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Lithic technology and behavioural modernity: New results from the Still Bay site, Hollow Rock Shelter, Western Cape Province, South Africa.

Högberg, Anders LU and Larsson, Lars LU (2011) In Journal of Human Evolution 61. p.133-155
Abstract
The Hollow Rock Shelter site in Western Cape Province, South Africa, was excavated in 1993 and 2008. This study presents new results from a technological analysis of Still Bay points and bifacial flakes from the site. The results show that Still Bay points from the site are standardized tools. The points in the assemblage consist of a complex mixture of whole and fragmented points in all phases of production. The fragmentation degree is high; approximately 80% of the points are broken. A high proportion of bending fractures shows that several of the points were discarded due to production failures, and points with impact damage or hafting traces show that used points were left in the cave. This illustrates that the production of points as... (More)
The Hollow Rock Shelter site in Western Cape Province, South Africa, was excavated in 1993 and 2008. This study presents new results from a technological analysis of Still Bay points and bifacial flakes from the site. The results show that Still Bay points from the site are standardized tools. The points in the assemblage consist of a complex mixture of whole and fragmented points in all phases of production. The fragmentation degree is high; approximately 80% of the points are broken. A high proportion of bending fractures shows that several of the points were discarded due to production failures, and points with impact damage or hafting traces show that used points were left in the cave. This illustrates that the production of points as well as replacement of used points took place at the site. The result also shows that worked but not finished preforms and points were left at the site, suggestive of future preparation. The points were produced within the framework of three different chaînes opératoires, all ending up in a typologically uniform tool. This shows that the manufacture of Still Bay points should be regarded as a special bifacial technology, only partly comparable with other bifacial technologies. A raw material analysis shows that locally available quartz and quartzite were used in the production, and that points made of silcrete were brought to the site. Based on the technological analysis, a discussion of behavioural modernity, focusing on hypotheses about social interaction, experimentation, different strategies for learning to knap, and landscape memories, results in an interpretation that behavioural modernity was established at Hollow Rock Shelter in the Still Bay phase of the southern African Middle Stone Age. (Less)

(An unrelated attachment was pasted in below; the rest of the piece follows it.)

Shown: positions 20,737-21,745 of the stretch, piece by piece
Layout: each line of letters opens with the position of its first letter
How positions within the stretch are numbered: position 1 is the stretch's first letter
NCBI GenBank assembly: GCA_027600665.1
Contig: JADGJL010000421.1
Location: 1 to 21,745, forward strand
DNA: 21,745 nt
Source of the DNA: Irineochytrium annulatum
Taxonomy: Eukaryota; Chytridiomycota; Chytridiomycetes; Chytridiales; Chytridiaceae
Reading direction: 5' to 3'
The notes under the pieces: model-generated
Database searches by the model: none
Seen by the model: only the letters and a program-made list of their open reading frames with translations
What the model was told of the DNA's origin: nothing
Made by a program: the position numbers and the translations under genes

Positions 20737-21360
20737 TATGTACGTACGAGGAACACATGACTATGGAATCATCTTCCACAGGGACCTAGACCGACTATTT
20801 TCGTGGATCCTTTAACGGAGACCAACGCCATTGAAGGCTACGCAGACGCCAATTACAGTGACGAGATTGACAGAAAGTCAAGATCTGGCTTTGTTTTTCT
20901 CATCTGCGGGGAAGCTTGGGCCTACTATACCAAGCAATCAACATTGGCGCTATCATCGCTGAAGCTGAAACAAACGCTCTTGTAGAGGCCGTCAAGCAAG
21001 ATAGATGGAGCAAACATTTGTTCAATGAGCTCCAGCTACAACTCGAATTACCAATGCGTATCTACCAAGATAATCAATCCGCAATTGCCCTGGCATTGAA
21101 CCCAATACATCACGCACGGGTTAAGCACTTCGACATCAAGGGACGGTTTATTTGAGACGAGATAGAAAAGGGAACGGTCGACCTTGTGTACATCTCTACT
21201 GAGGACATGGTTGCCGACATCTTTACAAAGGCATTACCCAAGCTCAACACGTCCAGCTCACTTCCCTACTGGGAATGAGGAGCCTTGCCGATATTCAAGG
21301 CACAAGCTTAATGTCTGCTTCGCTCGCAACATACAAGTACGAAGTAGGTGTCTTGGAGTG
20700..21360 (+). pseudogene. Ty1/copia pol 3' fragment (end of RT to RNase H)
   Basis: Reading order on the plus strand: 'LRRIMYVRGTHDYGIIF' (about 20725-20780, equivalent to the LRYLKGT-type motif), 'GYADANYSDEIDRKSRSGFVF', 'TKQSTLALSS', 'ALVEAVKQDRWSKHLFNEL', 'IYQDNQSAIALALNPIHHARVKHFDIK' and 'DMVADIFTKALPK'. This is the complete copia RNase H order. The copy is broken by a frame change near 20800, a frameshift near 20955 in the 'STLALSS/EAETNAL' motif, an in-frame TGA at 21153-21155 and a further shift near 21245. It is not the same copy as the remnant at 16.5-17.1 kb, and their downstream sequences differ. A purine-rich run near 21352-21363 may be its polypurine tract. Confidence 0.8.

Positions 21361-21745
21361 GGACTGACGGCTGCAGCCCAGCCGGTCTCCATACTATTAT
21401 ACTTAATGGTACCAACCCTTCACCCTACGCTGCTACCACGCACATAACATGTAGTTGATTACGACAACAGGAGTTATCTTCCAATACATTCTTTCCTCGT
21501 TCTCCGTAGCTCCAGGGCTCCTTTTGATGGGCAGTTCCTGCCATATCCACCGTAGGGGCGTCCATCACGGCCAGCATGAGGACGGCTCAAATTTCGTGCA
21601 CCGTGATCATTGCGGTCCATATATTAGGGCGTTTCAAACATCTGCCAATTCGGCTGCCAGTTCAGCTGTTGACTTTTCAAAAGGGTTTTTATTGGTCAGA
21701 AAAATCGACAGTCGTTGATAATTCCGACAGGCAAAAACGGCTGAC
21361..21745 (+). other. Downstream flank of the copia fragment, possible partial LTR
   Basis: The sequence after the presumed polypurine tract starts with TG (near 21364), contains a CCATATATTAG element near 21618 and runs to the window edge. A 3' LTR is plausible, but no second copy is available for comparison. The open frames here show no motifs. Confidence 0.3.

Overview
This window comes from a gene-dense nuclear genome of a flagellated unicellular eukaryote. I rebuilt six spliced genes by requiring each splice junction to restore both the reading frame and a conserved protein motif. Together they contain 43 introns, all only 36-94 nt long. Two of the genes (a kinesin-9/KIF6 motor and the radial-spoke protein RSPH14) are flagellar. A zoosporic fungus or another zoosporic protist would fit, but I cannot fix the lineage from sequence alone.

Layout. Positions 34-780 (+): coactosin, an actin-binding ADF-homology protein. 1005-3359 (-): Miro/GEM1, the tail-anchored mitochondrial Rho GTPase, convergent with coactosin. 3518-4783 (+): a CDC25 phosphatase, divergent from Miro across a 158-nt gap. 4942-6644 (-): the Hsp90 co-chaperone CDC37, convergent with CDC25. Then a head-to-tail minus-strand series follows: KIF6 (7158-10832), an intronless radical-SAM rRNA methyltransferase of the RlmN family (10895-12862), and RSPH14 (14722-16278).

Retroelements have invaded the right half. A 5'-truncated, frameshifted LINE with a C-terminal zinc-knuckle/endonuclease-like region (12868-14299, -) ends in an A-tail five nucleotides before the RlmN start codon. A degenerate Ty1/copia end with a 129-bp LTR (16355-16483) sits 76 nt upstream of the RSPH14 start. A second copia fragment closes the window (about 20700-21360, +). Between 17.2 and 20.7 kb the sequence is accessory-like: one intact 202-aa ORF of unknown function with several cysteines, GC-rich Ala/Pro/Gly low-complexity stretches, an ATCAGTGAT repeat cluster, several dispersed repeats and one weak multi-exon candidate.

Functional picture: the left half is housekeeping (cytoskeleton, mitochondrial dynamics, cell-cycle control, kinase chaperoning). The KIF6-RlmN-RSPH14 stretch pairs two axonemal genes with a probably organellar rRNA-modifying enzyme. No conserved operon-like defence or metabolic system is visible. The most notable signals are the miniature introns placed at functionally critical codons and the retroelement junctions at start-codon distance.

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organization
publishing date
type
Contribution to journal
publication status
published
subject
in
Journal of Human Evolution
volume
61
pages
133 - 155
publisher
Elsevier
external identifiers
  • wos:000292435700001
  • pmid:21470660
  • scopus:79958010184
ISSN
1095-8606
DOI
10.1016/j.jhevol.2011.02.006
language
English
LU publication?
yes
id
351a27fd-ffac-4dae-b3bd-faffcc271e3b (old id 1937429)
date added to LUP
2011-05-16 09:11:09
date last changed
2017-10-01 04:04:42
@article{351a27fd-ffac-4dae-b3bd-faffcc271e3b,
  abstract     = {The Hollow Rock Shelter site in Western Cape Province, South Africa, was excavated in 1993 and 2008. This study presents new results from a technological analysis of Still Bay points and bifacial flakes from the site. The results show that Still Bay points from the site are standardized tools. The points in the assemblage consist of a complex mixture of whole and fragmented points in all phases of production. The fragmentation degree is high; approximately 80% of the points are broken. A high proportion of bending fractures shows that several of the points were discarded due to production failures, and points with impact damage or hafting traces show that used points were left in the cave. This illustrates that the production of points as well as replacement of used points took place at the site. The result also shows that worked but not finished preforms and points were left at the site, suggestive of future preparation. The points were produced within the framework of three different chaînes opératoires, all ending up in a typologically uniform tool. This shows that the manufacture of Still Bay points should be regarded as a special bifacial technology, only partly comparable with other bifacial technologies. A raw material analysis shows that locally available quartz and quartzite were used in the production, and that points made of silcrete were brought to the site. Based on the technological analysis, a discussion of behavioural modernity, focusing on hypotheses about social interaction, experimentation, different strategies for learning to knap, and landscape memories, results in an interpretation that behavioural modernity was established at Hollow Rock Shelter in the Still Bay phase of the southern African Middle Stone Age.},
  author       = {Högberg, Anders and Larsson, Lars},
  issn         = {1095-8606},
  language     = {eng},
  pages        = {133--155},
  publisher    = {Elsevier},
  series       = {Journal of Human Evolution},
  title        = {Lithic technology and behavioural modernity: New results from the Still Bay site, Hollow Rock Shelter, Western Cape Province, South Africa.},
  url          = {http://dx.doi.org/10.1016/j.jhevol.2011.02.006},
  volume       = {61},
  year         = {2011},
}